He is standing anxiously on the platform for the arrival of the train. He is aware of the long journey ahead. He is checking his luggage and is satisfied that things are in order. He is verifying the ticket and making a mental note of his coach and berth. He wants to make sure that he gets into the proper coach and reaches the right berth. He rushes towards the coach even before the train comes to a full stop on the platform. With luggage in both hands, he jumps into the coach and moves fast towards his berth. He heaves a sigh of relief after placing all the luggage items below the berth. He checks the items and is now satisfied that arrangements are proper. There are others around him who are doing the same thing, may be a little differently and according to their own taste and liking. He is now seated and looks forward to the long haul with expectation and anxiety on the one side and excitement and hope on the other.
He makes every effort to keep his berth and its surroundings neat and clean during the journey. All waste items are immediately removed from his presence. Proper care is taken of the berth and the surroundings. He makes friendship with the people around him. All have their own stories and plans. Many of these are shared. Bonds develop between the co-passengers. Some invite others to visit their places and assure that all arrangements will be made by them for a pleasant trip, when their place is visited. Addresses and phone numbers are exchanged. The journey goes on. Some co-passengers get off from the train when their stations come. Other co-passengers come in and the journey continues.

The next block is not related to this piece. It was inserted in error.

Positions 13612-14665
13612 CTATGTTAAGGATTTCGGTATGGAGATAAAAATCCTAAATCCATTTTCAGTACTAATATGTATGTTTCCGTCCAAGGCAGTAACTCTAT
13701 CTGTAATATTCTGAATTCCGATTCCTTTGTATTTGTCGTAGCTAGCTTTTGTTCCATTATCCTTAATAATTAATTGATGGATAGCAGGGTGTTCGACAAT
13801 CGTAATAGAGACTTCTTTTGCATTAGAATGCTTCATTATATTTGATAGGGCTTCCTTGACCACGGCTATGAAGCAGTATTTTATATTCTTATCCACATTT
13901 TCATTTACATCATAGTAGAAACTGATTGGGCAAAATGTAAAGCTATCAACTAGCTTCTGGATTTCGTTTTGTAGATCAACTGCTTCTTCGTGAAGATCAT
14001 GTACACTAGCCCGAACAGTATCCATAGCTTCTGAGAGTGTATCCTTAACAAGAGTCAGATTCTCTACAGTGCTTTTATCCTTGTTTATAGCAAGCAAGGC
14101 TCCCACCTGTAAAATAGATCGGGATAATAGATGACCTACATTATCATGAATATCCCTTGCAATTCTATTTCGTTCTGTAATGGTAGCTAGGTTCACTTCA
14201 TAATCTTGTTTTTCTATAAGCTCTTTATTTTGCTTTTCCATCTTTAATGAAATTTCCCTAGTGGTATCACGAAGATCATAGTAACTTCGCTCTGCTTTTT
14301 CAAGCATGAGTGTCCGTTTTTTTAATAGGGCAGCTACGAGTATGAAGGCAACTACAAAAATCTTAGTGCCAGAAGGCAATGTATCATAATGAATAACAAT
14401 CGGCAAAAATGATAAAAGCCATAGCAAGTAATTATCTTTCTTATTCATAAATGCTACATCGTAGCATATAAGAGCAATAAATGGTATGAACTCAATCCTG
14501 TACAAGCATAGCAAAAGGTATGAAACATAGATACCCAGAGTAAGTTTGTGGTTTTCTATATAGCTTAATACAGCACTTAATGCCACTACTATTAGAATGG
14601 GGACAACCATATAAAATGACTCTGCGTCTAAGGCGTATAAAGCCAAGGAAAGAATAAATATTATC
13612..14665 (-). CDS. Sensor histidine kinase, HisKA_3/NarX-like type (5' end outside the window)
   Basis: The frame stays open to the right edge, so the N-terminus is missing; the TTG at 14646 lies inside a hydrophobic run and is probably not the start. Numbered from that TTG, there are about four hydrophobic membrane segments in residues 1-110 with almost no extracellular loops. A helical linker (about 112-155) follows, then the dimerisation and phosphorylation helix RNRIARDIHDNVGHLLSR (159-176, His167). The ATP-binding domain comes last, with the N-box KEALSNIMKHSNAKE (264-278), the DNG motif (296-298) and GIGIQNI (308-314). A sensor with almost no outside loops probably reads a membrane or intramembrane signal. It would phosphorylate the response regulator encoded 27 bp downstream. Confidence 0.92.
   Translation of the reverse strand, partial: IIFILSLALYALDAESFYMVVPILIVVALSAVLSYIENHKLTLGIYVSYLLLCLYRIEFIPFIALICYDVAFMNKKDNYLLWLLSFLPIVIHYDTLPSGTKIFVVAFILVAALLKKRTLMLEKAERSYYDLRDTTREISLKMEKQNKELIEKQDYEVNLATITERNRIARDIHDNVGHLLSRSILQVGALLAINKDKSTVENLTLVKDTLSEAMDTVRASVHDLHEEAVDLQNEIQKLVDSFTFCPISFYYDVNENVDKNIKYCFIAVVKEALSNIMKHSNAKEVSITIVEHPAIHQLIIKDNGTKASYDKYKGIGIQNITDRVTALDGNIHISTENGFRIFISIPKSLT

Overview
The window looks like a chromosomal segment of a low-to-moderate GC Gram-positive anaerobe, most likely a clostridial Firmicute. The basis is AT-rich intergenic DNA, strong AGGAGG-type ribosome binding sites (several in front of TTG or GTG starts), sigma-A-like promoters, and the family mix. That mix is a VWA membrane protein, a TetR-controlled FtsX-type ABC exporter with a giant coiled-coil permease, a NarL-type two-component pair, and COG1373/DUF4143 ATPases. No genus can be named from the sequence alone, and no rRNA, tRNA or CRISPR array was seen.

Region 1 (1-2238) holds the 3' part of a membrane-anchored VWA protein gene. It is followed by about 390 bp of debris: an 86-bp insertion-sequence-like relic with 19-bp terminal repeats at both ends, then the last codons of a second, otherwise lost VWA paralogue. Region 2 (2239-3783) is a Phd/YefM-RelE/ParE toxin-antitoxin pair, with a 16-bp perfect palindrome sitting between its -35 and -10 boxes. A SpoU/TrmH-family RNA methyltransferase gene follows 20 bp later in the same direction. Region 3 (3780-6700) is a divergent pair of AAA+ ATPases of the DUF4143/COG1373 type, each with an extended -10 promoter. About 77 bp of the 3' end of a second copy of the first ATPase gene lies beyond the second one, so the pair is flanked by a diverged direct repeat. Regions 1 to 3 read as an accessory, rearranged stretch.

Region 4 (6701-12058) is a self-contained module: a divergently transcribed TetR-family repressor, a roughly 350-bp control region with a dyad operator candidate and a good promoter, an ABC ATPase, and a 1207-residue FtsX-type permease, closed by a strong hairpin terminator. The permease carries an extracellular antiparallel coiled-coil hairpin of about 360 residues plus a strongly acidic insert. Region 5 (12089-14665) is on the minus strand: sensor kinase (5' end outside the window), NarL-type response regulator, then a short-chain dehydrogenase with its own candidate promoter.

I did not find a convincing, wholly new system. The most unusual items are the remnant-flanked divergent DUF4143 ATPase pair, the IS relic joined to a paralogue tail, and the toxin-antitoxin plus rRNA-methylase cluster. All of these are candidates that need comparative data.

All good things have to come to an end. Entire life cannot be lived and spent on the train. His station is about to come in a few minutes. He is no longer interested in making new friendships now. He is not that worried about keeping the berth and surroundings clean. He is aware that he has to move away from the train to further destinations. He picks his luggage items and prepares to get down. Waste material is thrown on the berth and near it. This berth has no use for him now. He is now concerned about the next berth in the next train. He moves to the door of the coach even before the train comes to a full stop on the platform of his destination. He gets down and moves away towards the next train and the berth in it. He does not spare a minute to look back at the berth that carried him this far and for so long. He does not look back at the train standing on the platform, that helped him come this far. His eyesight is now firmly set on the next lap of journey.....